Place qualities affect people’s place identity, attachment, and behaviour, as well as their emotional, psychological, and social well-being. This is core to healthy cities, urban futures and public health.

For the attention of: Urban planners and designers, students of the built environment, property developers and urbanists.

The problem: There is limited awareness of the impact of spatial arrangements of the built environment on peoples’ sense of place which can influence their subjective well-being (emotional, psychological, and social). We explore the relationships between the built environment, place, and subjective well-being to understand implications for urban planning and design. People who assess place qualities positively tend to have a stronger sense of place. Sense of place is a good predictor of people’s multi-faceted subjective well-being.

What we did and why: We chose two typical high-density urban districts in Hong Kong with different place qualities (one old urban area and one new town, each housing about 3.5 million population) and examined how residents in the two districts evaluated their sense of place and subjective well-being. We also collected their socio-economic and demographic details for analyses. We wanted to examine how place qualities in the two different districts affect people’s sense of place and their subjective well-being.

What our study adds: Place qualities are associated with people’s sense of place.

  • Community and public spaces are prominent predictors of a stronger sense of place
  • People who have a stronger behavioural (committed) sense of place have better emotional, psychological, and social well-being
  • Sense of place is a good predictor of people’s subjective well-being

The study provides two self-validated place qualities and sense of place scales, the latter attempts to measure people’s cognitive, affective, and behavioural sense of place.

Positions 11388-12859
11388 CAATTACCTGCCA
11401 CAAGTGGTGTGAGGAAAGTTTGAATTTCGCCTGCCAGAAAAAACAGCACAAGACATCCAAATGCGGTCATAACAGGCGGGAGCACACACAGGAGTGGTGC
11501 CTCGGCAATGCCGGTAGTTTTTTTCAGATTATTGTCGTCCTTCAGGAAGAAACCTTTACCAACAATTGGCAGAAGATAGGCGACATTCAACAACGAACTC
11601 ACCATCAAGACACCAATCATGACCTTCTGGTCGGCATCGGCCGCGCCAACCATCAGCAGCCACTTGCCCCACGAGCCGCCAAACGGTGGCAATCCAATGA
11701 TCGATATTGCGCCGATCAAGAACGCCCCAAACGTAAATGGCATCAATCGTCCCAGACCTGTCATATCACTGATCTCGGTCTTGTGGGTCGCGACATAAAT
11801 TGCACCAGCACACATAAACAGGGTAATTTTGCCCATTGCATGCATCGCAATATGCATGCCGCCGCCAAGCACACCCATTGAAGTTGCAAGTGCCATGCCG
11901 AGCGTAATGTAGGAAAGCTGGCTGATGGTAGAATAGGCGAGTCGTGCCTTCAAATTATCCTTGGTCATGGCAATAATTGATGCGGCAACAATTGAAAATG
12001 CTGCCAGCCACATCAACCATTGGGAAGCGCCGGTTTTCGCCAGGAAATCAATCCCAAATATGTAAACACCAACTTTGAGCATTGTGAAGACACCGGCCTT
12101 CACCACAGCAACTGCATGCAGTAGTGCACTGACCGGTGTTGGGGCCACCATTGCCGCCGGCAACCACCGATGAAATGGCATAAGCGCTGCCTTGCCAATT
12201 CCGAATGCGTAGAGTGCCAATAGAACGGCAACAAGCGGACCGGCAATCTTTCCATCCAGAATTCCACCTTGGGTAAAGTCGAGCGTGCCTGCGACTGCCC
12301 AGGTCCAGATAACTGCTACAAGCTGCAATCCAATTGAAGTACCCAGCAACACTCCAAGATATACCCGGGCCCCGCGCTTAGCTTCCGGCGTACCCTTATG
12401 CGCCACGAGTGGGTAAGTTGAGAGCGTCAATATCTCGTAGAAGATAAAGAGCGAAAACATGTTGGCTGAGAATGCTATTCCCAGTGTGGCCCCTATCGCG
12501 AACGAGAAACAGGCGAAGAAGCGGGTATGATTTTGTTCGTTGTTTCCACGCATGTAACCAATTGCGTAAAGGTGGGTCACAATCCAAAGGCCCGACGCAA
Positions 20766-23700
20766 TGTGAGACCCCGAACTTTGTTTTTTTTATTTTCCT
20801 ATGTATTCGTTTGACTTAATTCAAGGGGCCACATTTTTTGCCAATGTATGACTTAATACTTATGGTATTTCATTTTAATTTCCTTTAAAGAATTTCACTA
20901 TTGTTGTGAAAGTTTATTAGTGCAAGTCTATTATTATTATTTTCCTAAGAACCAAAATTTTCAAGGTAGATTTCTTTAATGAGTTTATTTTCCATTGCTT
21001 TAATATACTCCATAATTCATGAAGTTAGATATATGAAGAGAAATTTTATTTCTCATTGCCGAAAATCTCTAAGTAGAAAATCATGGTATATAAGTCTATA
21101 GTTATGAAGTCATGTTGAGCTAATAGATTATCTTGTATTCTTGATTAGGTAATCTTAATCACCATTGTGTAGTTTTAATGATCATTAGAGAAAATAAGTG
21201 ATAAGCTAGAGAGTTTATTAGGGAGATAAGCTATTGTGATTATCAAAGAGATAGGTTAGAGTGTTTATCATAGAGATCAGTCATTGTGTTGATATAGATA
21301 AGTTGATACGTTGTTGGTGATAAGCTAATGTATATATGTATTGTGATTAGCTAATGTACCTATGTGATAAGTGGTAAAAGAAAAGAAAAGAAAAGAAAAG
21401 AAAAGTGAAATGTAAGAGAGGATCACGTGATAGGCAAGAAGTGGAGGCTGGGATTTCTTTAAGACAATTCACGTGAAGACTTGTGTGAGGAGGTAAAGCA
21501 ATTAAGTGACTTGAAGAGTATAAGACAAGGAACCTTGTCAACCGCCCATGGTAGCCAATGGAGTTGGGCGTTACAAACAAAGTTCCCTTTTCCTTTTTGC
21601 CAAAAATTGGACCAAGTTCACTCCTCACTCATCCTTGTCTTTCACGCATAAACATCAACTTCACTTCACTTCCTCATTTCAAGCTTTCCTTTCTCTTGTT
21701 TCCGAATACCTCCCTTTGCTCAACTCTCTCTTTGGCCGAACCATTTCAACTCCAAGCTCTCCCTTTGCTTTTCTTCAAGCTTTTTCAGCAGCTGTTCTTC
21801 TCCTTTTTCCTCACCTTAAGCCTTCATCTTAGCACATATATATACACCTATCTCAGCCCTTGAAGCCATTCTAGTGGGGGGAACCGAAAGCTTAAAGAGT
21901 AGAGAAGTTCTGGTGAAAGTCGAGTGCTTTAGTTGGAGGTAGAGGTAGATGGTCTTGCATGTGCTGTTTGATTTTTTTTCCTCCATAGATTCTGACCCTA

Implications for city policy and practice: Urban policy needs to recognise that place qualities matter and that people need to be involved in the place-making processes, especially in planning and designing community and public spaces;

  • Collaborative place-making boosts people’s sense of place and their subjective well-being,

  • People who have a stronger sense of place are usually emotionally happier individuals,

  • Places with high use values and promote mutuality help nurture people’s sense of place,

  • People who are committed to a place have stronger psychological and social well-being.

For further information: Institute of Future Cities at the Chinese University of Hong Kong: Established in 2013, a hub for researchers in diverse fields to collaborate in examining a wide range of past and present urban issues and to collectively envision, research and advocate innovative approaches to shape future cities to be environmentally friendly, economically prosperous and socially just.

Full research article: Place qualities, sense of place and subjective well-being: a study of two typical urban neighbourhoods in Hong Kong by Mee Kam Ng, Tsz Chun Yeung, Mei-Po Kwan, Hendrik Tieben, Tony Yuk Tai Lau, Jiageng Zhu and Ying Xu.